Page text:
Americans are fast-learning just how antithetical Obama-era policies were to Americanism, and that net neutrality is one of them. The truth about this policy, like so many other policies championed by the modern left, has gone unreported by media outlets or given the old Fake News injection to sound positive.
In reality, net neutrality is little more than another collectivist approach to communication. It seemingly makes all things appear equal on the surface. But, under that un-rippled water are companies and industry leaders passing along unnecessary costs to consumers and not bothering with innovation investment.
Net neutrality advocates may point to how wonderful the internet has remained. Unfortunately, even a tech newbie could flip that argument and point out that it there wasn’t a problem just 2-3 years ago.
Net neutrality has only been around in full force for a few years, and it didn’t address an actual deficiency. The thinking by the liberal elites was that there “might” be a problem. Of course, that perceived problem was that Internet Service Providers (ISPs) might create fast lanes for certain products. If fast lanes were created, a clear and conclusive has never been made that they would be bad for the consumer. It’s far more likely that net neutrality has been a malignant tumor infecting consumers and e-companies alike.
So, while left-leaning publications run headlines with titles like “the death of the internet,” let’s take a look at the hard facts.
Government Regulation Rarely Works
As early as 2014, the Obama-led FCC had suffered significant losses in federal court over its desire to regulate the internet. Make no mistake about it, net neutrality is the U.S. government picking online winners and losers. The previous administration got its full stranglehold on the internet only about two years ago.
Despite the clever marketing, being “neutral” or fair is simply false. The FCC’s policy forces broadband outfits to treat data traveling across the networks they invested into as if it were all the same. Obviously, all data and communications are not the same and may vary in cost. The basic premise of the policy is that companies such as Verizon or Comcast would extend low-cost and even-handed service to the end customer. Think about that. If you have two gas stations and they pay different prices for the fuel, they would need to charge a different cost to each stay profitable. Consumers could, and do, shop accordingly. This basic market equation has been deleted by net neutrality.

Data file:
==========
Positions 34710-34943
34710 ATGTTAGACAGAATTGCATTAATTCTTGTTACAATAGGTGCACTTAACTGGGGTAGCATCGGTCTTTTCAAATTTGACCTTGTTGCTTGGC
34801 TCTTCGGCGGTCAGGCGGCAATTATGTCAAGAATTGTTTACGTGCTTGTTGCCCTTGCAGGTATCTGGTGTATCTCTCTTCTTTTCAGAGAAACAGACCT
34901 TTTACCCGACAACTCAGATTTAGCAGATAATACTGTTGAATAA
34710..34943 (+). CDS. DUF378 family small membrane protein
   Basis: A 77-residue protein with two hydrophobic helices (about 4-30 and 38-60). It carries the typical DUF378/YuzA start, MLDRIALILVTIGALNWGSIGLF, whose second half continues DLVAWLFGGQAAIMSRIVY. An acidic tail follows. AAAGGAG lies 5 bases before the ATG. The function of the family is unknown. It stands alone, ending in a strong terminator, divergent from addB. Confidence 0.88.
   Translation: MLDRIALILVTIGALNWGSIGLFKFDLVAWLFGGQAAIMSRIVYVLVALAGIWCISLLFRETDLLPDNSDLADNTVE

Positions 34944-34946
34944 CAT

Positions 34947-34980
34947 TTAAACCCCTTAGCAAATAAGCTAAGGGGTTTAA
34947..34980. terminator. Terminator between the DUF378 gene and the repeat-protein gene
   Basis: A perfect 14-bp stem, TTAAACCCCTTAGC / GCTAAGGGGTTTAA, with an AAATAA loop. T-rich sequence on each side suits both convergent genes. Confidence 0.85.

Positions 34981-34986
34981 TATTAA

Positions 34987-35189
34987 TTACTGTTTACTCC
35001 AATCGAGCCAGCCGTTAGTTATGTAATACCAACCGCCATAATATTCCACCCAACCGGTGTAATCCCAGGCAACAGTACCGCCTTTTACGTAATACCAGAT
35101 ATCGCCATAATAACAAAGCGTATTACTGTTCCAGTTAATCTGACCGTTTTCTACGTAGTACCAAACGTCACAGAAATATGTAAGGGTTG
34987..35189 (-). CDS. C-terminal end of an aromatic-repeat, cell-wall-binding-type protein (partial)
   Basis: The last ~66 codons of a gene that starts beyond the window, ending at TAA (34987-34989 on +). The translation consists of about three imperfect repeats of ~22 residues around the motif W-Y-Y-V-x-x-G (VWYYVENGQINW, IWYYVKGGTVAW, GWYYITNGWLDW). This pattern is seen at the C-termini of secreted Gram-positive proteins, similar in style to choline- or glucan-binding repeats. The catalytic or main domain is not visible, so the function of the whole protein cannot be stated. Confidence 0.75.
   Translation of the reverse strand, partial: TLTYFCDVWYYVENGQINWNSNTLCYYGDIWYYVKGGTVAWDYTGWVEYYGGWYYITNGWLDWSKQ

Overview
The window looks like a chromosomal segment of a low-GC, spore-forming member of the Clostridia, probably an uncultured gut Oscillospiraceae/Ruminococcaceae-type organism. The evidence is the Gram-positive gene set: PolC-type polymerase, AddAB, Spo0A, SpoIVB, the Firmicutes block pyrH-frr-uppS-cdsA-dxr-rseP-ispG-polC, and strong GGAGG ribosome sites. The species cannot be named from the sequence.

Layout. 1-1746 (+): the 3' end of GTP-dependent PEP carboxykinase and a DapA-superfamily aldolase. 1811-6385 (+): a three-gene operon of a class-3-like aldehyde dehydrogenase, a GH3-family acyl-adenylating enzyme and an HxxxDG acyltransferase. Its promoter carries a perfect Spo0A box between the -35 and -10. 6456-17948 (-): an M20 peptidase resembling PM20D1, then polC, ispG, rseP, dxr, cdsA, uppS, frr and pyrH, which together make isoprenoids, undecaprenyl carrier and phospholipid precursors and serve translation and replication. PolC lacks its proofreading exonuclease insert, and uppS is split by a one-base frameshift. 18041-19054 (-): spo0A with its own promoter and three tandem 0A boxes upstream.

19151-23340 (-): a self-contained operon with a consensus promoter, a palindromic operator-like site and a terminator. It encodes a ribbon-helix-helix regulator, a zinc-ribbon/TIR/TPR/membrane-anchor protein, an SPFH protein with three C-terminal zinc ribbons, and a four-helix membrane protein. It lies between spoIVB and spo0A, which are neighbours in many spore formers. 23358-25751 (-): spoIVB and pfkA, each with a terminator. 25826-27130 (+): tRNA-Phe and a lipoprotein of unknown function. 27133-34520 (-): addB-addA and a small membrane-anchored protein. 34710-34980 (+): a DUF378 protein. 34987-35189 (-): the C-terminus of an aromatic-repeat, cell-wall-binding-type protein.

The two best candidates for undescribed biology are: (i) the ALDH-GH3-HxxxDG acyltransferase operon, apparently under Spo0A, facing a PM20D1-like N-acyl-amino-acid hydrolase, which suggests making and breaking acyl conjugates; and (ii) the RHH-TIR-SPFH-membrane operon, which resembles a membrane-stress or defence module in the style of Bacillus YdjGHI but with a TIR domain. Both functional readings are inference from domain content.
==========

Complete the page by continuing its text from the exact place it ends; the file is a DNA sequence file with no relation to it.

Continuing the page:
In practical consumer terms, only companies that can absorb the price difference forced on them would be able to survive. Smaller, startup ISPs and innovative organizations are thus placed at an unfair disadvantage. They cannot utilize cheaper data or products to get a foothold. Niche companies are priced out and massive corporations win the day. It’s almost ironic that the socialist-type policy leads to the corporate takeover of the Internet market. These giants also get to set the end price without mercy. Think about how few ISP, cell phone and cable options consumers have versus gas stations.
When ISPs Lose, Consumers Lose As Well
In 2010, a little-known outfit called Level 3 reportedly found a way to game the system in an attempt at what some consider and unfair profit.
Level 3 and Comcast shared what was termed a “peering” agreement. Basically, the pair worked together to move online traffic from source to destination. The cost was about equal, and neither asked for additional compensation of the other. Capitalism at its cooperative finest!
But, as the Net Neutrality policies emerged, Level 3 also found an opportunity to work with surging Netflix. They won a bid to move content, and Netflix enjoyed a booming 20 percent of all peak traffic. That put Level 3 on a different playing field than Comcast in terms of moving data. The increase in traffic would have a disparity of about 5 to 1. Obviously, Level 3 should be tasked with paying the additional freight.
Level 3 used the Obama net neutrality rules to try to avoid paying the additional fees and gain an unfair advantage. By doing so, the company reinvented itself as an ISP to sidestep the heightened cost. The pair ended up in court. With both parties unsure of the outcome at that time, they settled the lawsuit. In all likelihood, additional cost was passed along to consumers.
Life In The Fast Lane
Net neutrality proponents also decry the possibility of “fast lanes.” The odd twist seems to be that fast lanes are bad. Of course, these same people probably go through the “express lane” at the supermarket when they have 12 items or less. Many use the quick self-pay register, drive-thru windows, express highway lanes and every other type of time convenience.
Several companies with large online presences had sought to create fast lanes by partnering with advertisers to provide sponsored data. In no way did they intend to slow other data. The idea was that certain brands, say Walmart or Amazon, could pay the freight for outfits to create alternative service networks. These niche or startup outfits would drive consumer options up and costs down. You don’t have them thanks to Obama’s net neutrality. Consumers are not living in an Internet fast lane.
Consumers have a slower, less innovative internet industry that is dominated by a handful of major companies that set prices. If billion-dollar online corporations are advocating for net neutrality, that’s because you’re getting less and paying more.
~ Liberty Planet